so, for my birthday, i am giving myself the beginnings of a gift. i am buying a full-length mirror (mirrors are scarce in my apartment to begin with) and i am embarking on a variation of the mirror meditation that liz thought up, all those months ago.

i want to love the crooked parts, because they are a part of me, and without them, i wouldn't be the woman i am. i want to hear the lessons and wisdom that they have to impart.

i want to embrace them for what they have to give, and finally let the shame go.

"we but half express ourselves, and are ashamed of that divine idea which each of us represents.” ~ralph waldo emerson


Blogger Jamila-Khanom said...

awesome! yes! for crying out loud... take care of your good self!
I've always kind of thought of it this way: if I don't put myself first occasionally, how am I ever to be useful to anyone else?
See that little trick I pulled there? :)

7:29 p.m.  
Blogger Cheshire Cat said...

I've wanted to buy a full length mirror for a long time, but i haven't. I have lots of small mirrors, which are good at focusing in on my flaws, but not good at seeing the whole picture. I need to see all of me, and not just what i think is wrong with me. I think getting a full length mirror is an excellent idea. You should stand in front of it at least once a day and force yourself to look at you and to acknowledge all the beauty that is in you.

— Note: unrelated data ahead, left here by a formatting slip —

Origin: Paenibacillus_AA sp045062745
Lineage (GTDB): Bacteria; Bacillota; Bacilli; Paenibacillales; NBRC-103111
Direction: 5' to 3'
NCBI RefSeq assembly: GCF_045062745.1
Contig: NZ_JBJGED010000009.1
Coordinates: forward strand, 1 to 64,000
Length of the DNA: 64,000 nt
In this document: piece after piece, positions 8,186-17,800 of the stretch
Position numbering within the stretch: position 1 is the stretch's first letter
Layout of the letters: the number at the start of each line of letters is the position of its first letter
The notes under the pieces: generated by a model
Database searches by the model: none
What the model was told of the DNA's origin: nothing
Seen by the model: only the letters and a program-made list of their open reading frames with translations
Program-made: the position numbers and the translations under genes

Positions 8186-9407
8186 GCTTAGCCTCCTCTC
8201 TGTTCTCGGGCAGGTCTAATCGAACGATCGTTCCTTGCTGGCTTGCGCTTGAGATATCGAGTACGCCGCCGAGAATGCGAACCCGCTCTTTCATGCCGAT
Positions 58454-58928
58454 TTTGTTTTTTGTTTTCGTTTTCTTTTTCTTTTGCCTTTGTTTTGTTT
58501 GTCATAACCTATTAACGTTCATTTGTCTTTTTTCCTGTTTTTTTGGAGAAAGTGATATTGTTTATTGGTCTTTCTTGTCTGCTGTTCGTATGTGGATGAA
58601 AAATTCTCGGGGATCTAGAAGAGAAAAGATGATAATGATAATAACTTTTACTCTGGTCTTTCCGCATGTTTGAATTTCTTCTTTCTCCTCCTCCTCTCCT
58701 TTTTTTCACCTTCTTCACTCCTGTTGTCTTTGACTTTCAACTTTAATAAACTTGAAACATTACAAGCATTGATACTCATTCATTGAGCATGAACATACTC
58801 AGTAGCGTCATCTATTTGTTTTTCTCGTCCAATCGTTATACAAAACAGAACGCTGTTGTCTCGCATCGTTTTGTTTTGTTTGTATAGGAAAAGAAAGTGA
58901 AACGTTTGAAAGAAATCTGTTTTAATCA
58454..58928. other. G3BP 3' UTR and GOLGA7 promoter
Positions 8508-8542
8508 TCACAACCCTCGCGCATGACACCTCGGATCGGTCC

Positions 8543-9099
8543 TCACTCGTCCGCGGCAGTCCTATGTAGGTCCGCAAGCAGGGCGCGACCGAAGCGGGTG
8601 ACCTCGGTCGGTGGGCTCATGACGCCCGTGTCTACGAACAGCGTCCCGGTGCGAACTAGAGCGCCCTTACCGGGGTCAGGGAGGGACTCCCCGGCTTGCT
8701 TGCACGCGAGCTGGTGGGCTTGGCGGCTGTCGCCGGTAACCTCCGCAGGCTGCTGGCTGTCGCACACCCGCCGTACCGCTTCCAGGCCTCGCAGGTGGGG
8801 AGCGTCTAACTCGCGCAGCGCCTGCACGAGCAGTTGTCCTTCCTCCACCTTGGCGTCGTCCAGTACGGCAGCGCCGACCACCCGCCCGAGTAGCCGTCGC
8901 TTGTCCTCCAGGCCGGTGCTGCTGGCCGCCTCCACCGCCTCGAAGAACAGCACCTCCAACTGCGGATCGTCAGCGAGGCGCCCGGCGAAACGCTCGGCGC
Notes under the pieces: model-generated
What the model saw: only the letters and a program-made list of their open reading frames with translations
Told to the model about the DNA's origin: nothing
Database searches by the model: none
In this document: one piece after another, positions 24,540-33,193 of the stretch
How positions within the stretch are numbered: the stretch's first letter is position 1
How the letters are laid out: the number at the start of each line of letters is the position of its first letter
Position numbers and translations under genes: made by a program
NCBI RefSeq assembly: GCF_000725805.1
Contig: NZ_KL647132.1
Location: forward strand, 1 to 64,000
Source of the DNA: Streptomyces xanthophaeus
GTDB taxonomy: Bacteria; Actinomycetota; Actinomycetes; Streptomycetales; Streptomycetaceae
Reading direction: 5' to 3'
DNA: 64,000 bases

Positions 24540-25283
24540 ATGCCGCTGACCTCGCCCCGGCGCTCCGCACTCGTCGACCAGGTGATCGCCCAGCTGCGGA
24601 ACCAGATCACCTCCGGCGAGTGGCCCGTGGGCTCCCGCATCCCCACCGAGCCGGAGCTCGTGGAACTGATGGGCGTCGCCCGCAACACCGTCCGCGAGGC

9:58 p.m.  
Blogger Deb R said...

I think a lot of people confuse self-love with harmful selfishness - not caring about others. We can care deeply about others and still care deeply about ourselves too, yes? If we don't like ourselves, why should anyone else like us? So YAY you for embracing all of yourself!

10:18 p.m.  
Blogger Claire said...

A beautiful post. As always. I thik being selfish can be and is a positive thing...it just seems to be one of those things that modern society has marginalised and made all about the negative.

Be selfish, hon. You're fab.


3:37 a.m.  
Blogger Superhero Activist said...

I see your crooked parts and their beauty breaks my heart with affection. You are such a kindred soul to me, dear heart; please take me with you when you gaze into that full-length mirror, I want to be there when you see the brilliance that I see in you each and every day.

3:44 a.m.  
Blogger Meg said...

This is beautiful...